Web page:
Redknapp has been quick to say how unfortunate his side has been with injuries this season, and indeed you could make up a very useful starting 11 with substitutes of the players QPR had missing for this game. Richard Dunne’s one match suspension and Karl Henry’s flu bug added them to a list that already includes Charlie Austin, Andy Johnson, Matt Phillips, Ale Faurlin, Armand Traore, Benoit Assou-Ekotto and half a dozen others.
But his luck was in here. Not only did Friend’s shot miss the target, but Rangers then concocted a farcical winner in the second minute of added time. Boro, disappointed not to have won but still with time to search for that crucial second goal, looked set to attack again when Ken Omeruo rolled the ball back to his keeper Dimi Konstantopoulos to, in theory, launch another aerial assault on the penalty box at the other end. Bobby Zamora, on as a second half substitute and departing from his usual lazy carthorse MO, decided to run the ball own ad hurry the keeper’s kick. The big Greek was suitably worried by this to stride out of his area and try to take the ball first time but as he did so it hit an invisible divot on an otherwise pristine playing surface, leapt a couple of inches off the ground and left the keeper to swing at fresh air and fall to the floor. Zamora calmly walked the ball into the empty net and then stopped. Up in the corner of the stand, 600 bemused QPR fans also stopped. Everybody looked at the referee, looked at the linesman, looked at the goalkeeper, looked at the linesman again… and then a comically huge smile spread across Zamora’s lips. QPR had won.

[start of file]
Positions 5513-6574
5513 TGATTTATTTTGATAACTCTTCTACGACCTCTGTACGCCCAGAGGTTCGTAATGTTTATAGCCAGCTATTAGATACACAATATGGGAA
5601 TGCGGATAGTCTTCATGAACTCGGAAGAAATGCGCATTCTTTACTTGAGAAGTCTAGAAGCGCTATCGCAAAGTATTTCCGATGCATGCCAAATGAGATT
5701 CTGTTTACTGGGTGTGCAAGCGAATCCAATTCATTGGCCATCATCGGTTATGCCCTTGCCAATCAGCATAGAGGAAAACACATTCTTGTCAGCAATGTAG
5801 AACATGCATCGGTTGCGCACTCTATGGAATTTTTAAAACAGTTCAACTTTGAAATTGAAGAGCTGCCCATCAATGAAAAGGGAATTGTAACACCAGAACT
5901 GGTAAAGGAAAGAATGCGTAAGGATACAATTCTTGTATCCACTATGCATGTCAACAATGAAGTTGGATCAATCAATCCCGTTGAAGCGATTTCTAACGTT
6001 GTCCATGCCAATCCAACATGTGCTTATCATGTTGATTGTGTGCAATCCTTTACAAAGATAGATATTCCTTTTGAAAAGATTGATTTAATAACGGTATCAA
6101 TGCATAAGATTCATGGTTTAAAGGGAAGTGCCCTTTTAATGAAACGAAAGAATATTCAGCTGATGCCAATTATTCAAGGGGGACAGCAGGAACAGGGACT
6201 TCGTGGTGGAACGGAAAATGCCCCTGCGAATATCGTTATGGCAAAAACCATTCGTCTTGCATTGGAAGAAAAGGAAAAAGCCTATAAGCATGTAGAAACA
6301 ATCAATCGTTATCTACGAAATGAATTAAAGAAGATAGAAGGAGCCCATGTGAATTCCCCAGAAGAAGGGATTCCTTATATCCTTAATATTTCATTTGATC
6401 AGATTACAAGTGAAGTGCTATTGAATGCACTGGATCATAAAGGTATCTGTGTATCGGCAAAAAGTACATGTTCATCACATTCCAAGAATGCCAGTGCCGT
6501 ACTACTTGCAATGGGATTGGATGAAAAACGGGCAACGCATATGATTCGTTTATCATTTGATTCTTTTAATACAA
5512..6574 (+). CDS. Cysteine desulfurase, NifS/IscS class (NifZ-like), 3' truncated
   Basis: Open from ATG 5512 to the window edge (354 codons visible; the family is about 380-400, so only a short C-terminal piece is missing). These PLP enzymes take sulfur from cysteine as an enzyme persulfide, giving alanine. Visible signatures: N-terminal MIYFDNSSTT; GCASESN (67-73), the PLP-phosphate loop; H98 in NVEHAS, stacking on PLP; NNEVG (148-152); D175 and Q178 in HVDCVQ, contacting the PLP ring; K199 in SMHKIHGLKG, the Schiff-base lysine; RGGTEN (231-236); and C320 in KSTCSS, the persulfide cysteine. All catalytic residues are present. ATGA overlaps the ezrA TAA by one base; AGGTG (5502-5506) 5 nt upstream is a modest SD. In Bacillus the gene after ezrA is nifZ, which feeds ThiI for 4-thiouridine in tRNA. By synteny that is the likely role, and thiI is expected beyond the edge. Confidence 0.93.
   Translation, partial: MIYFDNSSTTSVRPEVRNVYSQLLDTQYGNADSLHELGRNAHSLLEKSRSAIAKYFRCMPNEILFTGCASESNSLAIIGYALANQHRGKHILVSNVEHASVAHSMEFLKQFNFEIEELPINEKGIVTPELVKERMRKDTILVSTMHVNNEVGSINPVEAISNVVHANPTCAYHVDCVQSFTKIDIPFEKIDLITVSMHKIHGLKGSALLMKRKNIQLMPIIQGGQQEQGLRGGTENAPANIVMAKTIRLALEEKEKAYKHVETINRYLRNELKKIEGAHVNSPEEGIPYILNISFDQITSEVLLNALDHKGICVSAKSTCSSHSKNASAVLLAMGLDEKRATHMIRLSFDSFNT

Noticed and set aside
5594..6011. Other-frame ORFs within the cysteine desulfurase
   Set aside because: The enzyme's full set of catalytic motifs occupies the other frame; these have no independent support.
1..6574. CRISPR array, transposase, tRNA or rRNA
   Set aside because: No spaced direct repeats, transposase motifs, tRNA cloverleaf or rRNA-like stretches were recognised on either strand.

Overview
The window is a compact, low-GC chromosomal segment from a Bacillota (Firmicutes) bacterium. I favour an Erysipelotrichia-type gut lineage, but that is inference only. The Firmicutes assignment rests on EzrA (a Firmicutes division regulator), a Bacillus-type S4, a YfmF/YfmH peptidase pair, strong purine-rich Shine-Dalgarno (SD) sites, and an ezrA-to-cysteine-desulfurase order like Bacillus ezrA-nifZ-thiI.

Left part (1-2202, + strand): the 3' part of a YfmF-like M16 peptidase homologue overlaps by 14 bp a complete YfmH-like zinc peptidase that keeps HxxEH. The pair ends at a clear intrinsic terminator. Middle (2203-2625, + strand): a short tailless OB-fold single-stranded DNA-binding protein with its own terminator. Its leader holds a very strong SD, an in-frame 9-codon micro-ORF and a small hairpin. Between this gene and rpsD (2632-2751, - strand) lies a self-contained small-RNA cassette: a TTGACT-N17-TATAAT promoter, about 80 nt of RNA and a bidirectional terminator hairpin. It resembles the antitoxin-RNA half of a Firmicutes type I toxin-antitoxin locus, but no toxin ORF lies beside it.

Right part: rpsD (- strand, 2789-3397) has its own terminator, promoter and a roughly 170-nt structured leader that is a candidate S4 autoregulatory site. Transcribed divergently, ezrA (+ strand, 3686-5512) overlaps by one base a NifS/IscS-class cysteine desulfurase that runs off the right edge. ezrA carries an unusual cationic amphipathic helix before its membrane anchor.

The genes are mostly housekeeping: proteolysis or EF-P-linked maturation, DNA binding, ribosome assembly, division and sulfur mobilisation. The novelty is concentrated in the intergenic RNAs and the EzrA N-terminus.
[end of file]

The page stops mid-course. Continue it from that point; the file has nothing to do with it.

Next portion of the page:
There was still time to seal the victory in some style as well. Zamora involved again, climbing high to flick on Green’s clearance into the path of Ravel Morrison who took a touch on his thigh, accelerated away from Omeruo heading laterally across the pitch just to the point where you thought the angle had narrowed too much for him, then unloaded a pure strike across Konstantopoulos and into the far corner like a bullet. The jubilant faithful in the away end had only just stopped moshing after the Zamora goal and a game-sealing third meant the East Coast mainline was awash with drunken Rangers fans on the way home. Five from five for the West Ham loanee.